China has completed the installation of the world’s largest radio telescope on Sunday. The event was attended by more than 300 people, including reporters, builders and scientists.

During the last phase of installation of the device at Pingtang County’s Karst Valley, the last 4,450 panels were fitted into the device. According to a state media house, China will be using its new discovery in exploring extraterrestrial life and also hunting for the same. The telescope is named Five-hundred-meter Aperture Spherical Telescope or FAST. The size of the device is the same as 30 soccer fields. China plans the launch of the telescope in September following five years of struggle in constructing the device.

“The telescope is of great significance for humans to explore the universe and extraterrestrial civilizations,” a popular science fiction author Liu Cixin said while witnessing the last phase of the installation. “I hope scientists can achieve epoch-making discoveries,” he added.

Meanwhile, National Astronomical Observation’s deputy head Zheng Xiaonian said that debugging and trial observation of the device still need to be done. “The project has the potential to search for more strange objects to better understand the origin of the universe and boost the global hunt for extraterrestrial life,” he claimed in the report. The deputy head stated that the radio telescope will become the global leader in a decade or two.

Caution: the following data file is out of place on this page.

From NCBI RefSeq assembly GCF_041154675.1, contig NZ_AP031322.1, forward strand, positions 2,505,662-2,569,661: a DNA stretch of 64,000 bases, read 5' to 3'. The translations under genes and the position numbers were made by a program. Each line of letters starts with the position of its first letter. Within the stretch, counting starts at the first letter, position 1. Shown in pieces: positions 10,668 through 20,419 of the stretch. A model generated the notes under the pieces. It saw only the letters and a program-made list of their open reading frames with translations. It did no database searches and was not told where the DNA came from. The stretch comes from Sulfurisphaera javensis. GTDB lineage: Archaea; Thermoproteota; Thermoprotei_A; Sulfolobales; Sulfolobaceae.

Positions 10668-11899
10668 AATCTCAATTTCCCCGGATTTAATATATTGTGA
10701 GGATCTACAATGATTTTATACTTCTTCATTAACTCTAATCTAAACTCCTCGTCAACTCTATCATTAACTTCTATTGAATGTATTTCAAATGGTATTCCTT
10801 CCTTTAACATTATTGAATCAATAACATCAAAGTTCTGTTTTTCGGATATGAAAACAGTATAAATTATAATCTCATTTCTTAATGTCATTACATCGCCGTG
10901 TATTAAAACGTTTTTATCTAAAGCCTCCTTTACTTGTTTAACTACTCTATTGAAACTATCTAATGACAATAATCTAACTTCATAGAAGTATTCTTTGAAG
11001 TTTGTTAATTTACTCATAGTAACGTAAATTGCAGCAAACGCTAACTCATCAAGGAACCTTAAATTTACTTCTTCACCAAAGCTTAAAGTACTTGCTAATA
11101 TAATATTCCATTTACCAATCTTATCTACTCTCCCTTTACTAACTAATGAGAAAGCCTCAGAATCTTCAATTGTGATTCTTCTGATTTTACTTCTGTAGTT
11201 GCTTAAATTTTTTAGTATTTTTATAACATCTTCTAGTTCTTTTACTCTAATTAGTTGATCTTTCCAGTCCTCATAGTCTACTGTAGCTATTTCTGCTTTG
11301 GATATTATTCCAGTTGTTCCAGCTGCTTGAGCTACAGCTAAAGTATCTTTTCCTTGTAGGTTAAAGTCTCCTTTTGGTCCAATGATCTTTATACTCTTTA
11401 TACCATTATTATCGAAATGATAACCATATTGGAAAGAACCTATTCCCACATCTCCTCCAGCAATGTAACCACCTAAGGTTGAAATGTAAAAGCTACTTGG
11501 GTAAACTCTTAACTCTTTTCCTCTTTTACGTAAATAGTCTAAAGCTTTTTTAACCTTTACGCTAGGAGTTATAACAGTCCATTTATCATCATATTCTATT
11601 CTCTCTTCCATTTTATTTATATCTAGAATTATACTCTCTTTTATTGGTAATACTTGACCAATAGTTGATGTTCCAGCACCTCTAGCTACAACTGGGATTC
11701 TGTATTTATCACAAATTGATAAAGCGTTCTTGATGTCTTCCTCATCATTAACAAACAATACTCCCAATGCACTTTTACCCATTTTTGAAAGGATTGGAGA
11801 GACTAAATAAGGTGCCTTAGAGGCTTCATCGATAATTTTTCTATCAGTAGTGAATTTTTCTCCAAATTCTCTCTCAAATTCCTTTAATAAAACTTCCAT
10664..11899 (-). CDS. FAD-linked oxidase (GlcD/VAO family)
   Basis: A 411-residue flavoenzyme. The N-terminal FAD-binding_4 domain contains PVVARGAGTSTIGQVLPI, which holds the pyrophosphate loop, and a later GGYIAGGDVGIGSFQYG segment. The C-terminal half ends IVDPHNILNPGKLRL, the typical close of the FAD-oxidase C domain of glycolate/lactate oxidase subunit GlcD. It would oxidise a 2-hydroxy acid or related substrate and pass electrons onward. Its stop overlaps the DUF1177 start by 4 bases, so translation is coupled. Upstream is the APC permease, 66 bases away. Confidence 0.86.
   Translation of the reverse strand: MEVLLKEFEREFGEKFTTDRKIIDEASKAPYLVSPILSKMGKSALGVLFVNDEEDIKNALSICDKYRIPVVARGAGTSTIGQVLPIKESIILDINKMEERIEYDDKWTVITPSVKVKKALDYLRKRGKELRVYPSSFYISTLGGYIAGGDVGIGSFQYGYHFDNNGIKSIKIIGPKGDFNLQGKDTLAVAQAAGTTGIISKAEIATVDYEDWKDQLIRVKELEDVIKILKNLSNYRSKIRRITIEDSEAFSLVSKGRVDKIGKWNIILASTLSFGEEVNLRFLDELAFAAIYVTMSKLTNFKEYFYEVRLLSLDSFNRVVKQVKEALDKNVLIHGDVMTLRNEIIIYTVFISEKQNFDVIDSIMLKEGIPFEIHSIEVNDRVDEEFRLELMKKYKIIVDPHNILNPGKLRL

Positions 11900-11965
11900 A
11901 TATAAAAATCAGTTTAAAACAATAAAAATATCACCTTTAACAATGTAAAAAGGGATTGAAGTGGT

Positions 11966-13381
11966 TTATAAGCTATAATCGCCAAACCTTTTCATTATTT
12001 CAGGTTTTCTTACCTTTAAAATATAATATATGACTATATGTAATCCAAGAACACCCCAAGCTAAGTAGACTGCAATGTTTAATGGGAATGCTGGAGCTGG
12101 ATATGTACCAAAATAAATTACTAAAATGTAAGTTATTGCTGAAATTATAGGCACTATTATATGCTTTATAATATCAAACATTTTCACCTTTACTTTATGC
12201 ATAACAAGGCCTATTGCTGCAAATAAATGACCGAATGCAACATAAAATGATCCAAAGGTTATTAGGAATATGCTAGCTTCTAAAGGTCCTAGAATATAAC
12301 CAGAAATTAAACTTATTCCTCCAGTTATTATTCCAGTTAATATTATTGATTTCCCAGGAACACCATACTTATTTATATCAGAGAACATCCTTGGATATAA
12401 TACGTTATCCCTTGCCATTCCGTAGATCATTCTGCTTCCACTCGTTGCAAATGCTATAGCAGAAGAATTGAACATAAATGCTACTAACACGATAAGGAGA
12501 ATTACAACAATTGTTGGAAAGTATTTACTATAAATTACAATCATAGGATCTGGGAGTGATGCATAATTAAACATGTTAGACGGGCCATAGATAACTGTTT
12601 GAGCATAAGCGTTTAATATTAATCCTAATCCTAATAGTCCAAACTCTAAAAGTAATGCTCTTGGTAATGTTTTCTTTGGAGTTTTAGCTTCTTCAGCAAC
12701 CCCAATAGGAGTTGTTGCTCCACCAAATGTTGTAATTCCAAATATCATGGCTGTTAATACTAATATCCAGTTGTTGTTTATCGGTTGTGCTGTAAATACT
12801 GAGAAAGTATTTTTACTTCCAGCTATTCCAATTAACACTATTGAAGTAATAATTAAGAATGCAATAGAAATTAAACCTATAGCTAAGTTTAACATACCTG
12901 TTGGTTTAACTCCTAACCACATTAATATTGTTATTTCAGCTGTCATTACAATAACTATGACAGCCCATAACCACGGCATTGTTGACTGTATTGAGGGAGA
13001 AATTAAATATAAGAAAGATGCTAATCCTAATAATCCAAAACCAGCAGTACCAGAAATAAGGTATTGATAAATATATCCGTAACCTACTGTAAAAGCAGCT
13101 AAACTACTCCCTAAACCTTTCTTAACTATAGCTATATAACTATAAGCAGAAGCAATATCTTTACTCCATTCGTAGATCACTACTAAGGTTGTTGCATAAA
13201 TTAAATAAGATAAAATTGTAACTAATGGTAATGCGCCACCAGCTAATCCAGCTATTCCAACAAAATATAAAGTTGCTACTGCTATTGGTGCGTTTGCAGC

For Beijing, China’s space program is a priority as President Xi Jinping is focused on developing the nation as a space power. The reports have indicated the nation’s plan of sending a man to the moon by 2036 and build a space station there, according to the ABC.

NAO director Peng Bo said that in the coming two or three years, the radio telescope will see further adjustments. During the adjustment phase, the scientists will use the device for early researches, he added. “FAST’s potential to discover an alien civilization will be 5 to 10 times that of current equipment, as it can see farther and darker planets,” Xinhua quoted Peng as saying, while referring to the final output that the telescope could yield after final adjustments and experiments.